“New York is sooo over,” says recent New Yorker-turned-Berlin transplant Jordan Nassar, gesturing at me with a cigarette as the smooth voice of jazz musician Lisa Bassenge fills the smoky back room of Pampero Apartment, where a few dozen Berliners crowd on a handful of sofas nursing dark beers and making me feel hopelessly conventional. “That’s my quote.” It’s my first night in Berlin, and I’m tagging along with former Gridskipper writer and current expat Emilie Trice as she makes her rounds through an underground nightlife scene that’s rapidly putting New York to shame.
First stop, the weekly word-of-mouth jazz, dinner, and DJ party, well-hidden in a seemingly vacant building whose name I can neither reveal nor pronounce. As the Manhattan club scene becomes increasingly overrun with bottle service, corporate-sponsored parties, and Jagger Daggers, Deutschland’s formally impoverished capital city offers an eerie looking-glass into a pre-Rachel Zoe-definition Bohemia where landlords routinely barter space for artwork, party invites come from freely distributed street fliers instead of personal assistants, and there’s no translation for “last call” because, well, bars don’t close.
The scene inside is just as trippy, as fabulously extravagant drag queens float through a sea of impossibly cool art-world elite, sipping drinks served by topless bartenders and surveying the “20 boxes.” The boxes are cages of performance art, ranging from miniature hanging nooses to a day-glo mural of Flava Flav. The trance-techno sounds of “Edie Sedgwick Rebirth” thunk, thunk, thunk all around us. I am Alice in this haunted-house Wonderland that successfully fuses utter chaos and stereotypical German structure. A well-groomed blond gallerist named Gregor articulates the city’s unique equilibrium of East Berlin Bohemians and the surge of art-hungry Western European money, while beside us, a 6’5” drag queen in a gold prom dress dances to Bowie.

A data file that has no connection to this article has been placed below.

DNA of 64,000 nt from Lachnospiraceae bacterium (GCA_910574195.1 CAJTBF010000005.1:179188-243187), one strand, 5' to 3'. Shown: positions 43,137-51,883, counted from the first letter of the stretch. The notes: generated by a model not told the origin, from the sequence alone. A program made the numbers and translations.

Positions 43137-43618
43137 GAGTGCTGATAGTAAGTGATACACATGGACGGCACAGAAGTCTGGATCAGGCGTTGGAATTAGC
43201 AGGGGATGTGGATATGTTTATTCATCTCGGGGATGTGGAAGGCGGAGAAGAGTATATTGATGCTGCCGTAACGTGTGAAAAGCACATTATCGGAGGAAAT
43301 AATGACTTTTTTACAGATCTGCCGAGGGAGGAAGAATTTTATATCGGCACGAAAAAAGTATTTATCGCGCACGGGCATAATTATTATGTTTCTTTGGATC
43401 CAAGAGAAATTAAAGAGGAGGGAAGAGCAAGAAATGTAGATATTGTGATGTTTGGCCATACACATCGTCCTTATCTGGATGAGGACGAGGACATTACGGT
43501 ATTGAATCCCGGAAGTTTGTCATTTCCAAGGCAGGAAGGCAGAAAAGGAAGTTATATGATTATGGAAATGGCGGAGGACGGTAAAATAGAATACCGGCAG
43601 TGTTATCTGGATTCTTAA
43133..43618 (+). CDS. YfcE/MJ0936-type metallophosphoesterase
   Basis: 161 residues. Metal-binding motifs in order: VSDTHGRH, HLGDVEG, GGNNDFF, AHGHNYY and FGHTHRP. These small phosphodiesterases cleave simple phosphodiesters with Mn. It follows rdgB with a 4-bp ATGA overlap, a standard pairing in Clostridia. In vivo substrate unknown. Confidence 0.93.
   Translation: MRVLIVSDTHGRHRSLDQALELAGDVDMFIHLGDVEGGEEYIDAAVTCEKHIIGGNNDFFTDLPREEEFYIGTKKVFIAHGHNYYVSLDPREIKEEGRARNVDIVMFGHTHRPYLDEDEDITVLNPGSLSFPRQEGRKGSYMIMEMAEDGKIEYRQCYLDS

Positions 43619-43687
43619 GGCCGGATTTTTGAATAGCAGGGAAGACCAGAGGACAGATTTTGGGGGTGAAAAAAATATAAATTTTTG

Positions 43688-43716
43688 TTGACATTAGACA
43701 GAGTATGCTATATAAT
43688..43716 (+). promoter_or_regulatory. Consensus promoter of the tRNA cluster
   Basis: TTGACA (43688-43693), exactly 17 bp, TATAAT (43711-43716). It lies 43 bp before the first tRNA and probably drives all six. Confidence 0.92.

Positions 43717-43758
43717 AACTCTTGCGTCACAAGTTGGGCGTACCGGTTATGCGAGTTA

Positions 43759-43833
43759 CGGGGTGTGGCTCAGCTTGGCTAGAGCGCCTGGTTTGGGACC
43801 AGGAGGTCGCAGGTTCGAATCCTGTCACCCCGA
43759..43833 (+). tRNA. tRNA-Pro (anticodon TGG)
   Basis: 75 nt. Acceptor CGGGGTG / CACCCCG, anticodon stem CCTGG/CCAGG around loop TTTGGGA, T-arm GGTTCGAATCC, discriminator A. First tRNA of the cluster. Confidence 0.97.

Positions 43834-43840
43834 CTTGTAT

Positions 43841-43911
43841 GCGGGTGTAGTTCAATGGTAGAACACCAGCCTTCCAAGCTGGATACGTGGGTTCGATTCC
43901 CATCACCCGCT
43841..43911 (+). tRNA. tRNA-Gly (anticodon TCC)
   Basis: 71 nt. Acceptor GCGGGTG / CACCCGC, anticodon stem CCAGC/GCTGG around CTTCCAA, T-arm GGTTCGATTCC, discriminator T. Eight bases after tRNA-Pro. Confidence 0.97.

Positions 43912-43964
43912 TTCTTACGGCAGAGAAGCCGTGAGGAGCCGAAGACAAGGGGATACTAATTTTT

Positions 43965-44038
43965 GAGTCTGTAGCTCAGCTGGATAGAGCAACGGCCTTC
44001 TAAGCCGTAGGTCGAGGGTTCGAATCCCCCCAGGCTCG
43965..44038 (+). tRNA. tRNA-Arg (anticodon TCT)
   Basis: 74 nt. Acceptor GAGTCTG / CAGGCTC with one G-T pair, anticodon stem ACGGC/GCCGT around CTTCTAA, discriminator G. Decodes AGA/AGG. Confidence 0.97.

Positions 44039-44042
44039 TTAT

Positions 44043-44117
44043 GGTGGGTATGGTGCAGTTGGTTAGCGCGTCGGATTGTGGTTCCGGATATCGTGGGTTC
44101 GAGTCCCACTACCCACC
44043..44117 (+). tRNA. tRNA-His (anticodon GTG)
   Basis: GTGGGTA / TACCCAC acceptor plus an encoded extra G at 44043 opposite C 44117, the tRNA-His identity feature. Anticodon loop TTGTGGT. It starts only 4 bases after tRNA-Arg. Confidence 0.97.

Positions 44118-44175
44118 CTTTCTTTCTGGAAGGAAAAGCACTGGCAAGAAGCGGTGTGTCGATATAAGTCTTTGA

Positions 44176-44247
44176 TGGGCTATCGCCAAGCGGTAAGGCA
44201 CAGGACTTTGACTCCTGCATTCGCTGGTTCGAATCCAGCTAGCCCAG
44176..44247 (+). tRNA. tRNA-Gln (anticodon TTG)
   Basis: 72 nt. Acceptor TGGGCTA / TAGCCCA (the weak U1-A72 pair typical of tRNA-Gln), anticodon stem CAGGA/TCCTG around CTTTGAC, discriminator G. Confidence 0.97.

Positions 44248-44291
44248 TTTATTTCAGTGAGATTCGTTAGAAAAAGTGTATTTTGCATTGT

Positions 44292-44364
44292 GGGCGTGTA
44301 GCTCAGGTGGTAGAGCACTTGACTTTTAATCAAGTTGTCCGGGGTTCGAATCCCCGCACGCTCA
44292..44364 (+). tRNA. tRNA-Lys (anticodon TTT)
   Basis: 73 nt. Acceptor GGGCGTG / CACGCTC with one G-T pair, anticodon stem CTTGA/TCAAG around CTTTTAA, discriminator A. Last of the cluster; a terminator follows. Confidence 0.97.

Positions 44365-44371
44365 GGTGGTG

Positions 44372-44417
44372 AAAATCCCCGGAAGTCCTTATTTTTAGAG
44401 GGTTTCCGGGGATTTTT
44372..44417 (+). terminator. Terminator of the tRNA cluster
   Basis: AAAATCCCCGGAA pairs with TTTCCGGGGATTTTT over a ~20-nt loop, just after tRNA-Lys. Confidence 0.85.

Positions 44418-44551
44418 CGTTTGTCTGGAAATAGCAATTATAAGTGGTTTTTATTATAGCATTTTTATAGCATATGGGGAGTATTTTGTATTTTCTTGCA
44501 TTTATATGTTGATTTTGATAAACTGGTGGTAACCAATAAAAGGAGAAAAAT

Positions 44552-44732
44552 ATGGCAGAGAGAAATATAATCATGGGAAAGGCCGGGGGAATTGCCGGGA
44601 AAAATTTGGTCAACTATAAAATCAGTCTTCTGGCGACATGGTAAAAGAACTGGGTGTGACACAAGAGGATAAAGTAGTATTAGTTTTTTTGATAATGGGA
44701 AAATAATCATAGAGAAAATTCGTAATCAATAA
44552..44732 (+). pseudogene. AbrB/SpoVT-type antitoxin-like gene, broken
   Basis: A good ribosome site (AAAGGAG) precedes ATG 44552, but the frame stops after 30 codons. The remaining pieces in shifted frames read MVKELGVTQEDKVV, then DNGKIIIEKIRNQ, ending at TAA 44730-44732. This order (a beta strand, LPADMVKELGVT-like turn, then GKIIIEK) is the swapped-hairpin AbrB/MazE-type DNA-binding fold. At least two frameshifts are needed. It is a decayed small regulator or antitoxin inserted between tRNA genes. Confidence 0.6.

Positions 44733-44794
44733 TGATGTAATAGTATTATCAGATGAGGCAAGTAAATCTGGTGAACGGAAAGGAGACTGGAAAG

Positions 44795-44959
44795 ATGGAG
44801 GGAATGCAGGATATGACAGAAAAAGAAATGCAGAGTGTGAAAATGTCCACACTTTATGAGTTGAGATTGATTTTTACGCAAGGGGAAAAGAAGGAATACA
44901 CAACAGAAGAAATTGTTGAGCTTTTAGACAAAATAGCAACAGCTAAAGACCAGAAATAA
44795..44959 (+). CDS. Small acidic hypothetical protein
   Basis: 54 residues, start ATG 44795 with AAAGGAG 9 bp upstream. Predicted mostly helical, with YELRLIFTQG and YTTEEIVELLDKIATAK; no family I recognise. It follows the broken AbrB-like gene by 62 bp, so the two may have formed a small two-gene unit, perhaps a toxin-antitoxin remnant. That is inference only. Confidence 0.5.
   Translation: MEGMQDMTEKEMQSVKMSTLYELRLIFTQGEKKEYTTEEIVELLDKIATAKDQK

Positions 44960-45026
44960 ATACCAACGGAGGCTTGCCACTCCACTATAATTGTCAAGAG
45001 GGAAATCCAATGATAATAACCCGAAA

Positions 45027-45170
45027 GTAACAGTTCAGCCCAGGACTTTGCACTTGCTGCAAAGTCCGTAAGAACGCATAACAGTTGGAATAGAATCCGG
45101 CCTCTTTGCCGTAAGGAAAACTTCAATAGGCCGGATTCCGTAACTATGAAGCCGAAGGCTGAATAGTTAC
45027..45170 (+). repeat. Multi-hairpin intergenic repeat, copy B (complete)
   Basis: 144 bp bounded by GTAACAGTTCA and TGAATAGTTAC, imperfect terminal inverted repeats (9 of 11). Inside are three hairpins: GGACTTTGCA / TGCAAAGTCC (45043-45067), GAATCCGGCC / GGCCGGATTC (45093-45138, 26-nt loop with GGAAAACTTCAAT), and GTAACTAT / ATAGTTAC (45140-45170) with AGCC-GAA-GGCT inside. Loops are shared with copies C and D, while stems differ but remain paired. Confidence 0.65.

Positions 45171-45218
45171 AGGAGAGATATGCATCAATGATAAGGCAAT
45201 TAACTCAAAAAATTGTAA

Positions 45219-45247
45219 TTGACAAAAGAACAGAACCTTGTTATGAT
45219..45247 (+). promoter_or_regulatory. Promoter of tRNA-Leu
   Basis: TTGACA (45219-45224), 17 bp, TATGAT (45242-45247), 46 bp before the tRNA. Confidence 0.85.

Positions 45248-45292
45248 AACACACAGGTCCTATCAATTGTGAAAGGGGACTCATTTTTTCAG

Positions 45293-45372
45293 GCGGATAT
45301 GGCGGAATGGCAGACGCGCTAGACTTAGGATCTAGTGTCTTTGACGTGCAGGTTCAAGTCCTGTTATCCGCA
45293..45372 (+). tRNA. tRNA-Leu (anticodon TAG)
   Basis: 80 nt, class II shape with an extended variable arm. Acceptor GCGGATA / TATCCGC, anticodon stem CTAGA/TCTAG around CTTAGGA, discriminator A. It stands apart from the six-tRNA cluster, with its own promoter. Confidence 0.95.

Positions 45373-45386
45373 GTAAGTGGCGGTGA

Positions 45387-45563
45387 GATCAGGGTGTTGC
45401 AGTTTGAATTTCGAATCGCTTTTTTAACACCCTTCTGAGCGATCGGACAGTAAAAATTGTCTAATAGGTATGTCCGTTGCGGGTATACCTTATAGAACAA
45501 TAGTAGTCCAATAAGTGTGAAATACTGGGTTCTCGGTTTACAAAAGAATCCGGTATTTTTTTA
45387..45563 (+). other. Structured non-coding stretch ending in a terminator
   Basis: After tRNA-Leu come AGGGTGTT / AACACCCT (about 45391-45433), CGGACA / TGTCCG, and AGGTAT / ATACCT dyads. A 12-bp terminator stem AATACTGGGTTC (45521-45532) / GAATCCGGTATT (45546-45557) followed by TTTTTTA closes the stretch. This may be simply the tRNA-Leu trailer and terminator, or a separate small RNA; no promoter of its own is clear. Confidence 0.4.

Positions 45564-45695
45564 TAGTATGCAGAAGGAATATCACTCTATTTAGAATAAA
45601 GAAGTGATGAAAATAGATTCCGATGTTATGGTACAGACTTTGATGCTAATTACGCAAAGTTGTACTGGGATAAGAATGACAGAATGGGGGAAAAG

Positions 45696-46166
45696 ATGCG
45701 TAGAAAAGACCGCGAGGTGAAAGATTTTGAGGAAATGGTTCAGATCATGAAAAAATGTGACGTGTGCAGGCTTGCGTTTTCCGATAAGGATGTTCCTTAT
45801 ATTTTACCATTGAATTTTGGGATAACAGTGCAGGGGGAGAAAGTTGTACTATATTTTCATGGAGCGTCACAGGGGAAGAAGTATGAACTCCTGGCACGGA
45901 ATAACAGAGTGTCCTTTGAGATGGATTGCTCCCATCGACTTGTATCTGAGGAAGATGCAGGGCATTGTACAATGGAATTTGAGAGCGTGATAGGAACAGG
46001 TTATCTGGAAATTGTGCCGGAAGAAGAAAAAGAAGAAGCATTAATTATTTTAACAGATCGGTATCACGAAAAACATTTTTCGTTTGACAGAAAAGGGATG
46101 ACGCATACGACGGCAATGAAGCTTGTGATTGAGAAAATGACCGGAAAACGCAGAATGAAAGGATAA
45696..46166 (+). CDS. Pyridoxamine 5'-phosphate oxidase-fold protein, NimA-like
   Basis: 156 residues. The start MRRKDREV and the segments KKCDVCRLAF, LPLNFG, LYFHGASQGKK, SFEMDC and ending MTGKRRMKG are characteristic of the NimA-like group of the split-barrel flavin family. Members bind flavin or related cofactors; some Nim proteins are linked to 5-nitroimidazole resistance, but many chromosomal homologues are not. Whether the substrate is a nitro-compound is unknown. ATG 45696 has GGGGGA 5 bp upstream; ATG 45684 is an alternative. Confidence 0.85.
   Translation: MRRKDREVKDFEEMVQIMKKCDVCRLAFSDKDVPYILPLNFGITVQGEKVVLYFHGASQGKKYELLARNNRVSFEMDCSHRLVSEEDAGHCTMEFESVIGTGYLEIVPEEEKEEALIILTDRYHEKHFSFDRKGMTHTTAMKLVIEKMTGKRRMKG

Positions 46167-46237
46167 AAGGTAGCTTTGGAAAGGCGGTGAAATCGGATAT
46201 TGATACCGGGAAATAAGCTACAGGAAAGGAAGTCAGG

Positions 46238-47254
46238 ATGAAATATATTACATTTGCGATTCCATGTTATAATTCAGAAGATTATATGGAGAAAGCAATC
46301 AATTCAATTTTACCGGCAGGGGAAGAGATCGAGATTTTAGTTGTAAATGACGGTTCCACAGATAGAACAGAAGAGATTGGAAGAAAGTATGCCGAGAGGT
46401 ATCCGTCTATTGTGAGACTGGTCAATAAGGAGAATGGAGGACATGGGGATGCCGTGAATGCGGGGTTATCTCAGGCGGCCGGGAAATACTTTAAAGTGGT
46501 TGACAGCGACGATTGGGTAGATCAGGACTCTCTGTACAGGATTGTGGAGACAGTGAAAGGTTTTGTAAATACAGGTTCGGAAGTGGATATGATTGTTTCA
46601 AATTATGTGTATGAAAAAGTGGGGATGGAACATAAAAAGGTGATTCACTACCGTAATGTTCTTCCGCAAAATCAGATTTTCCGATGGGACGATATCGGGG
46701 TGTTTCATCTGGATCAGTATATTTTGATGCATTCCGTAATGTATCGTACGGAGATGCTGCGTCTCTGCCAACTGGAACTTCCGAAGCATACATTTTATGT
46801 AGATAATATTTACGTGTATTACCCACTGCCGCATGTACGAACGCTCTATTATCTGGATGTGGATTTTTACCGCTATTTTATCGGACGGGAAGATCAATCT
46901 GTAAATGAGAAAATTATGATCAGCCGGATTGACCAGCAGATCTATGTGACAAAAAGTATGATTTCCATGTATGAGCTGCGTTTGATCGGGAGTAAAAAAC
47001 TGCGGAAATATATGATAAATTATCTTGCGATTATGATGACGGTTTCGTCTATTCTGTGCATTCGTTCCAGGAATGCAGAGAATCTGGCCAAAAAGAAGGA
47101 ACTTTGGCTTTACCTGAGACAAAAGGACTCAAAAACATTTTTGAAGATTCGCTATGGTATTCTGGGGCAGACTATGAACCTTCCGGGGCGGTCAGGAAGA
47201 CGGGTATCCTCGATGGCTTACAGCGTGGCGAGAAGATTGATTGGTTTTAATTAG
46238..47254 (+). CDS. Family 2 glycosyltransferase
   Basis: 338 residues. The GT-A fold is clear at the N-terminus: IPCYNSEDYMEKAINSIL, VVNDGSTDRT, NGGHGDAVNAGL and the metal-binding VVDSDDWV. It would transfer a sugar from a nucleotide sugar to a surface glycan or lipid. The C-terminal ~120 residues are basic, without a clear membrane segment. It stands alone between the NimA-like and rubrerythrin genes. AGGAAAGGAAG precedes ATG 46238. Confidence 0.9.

We escape Enklavkonfigur, and after a quick carb boost via the Ostenbahnhof station McDonald’s, it’s off to Bar 25, the (appropriately) circus-themed Friedrichshain outdoor club that lines the Spree river and welcomes party-seekers from Thursday night through Monday morning. The photo booth and stage are striped cotton-candy pink and blue, and distractions like a rope swing, bronze pony, and bonfire make it easy to see how patrons routinely stay for days on end. Trice warns me she once stopped in with a boyfriend for a drink Thursday night, only to stumble out Sunday morning. Those not satisfied with the outdoor toys can duck into the rustic-log-cabin-style covered bar, complete with trance-happy DJ and retro-disco ball dance floor.
Despite my best efforts, I fail to keep up with Trice’s merry band of expats and artists; I overhear plans to power through till the next afternoon, when Badeschiff, an artificial pool built in the Spree, opens its bar to sunbathers next to an S&M accessories show. Like CBGB before it, Bar 25 is in danger of being shut down due to looming corporate construction, which serves as a delightfully easy metaphor for the city’s impending gentrification.
Upon exiting Enklavkonfigur, Nassar uses Warhol’s famous line — “I am deeply superficial” — to defend himself against a friend’s teasing. Berlin may offer a refreshing rabbit hole to a bygone world of free love and artistic freedom, but (as a New Yorker, I can’t help but add) the Edie Sedgwick, Bowie, and Warhol references suggest that a nostalgia for past-times New York has survived the city’s rumored death-by-corporation. The kinderspielplatz (playground) may have changed, the spirit remains the same.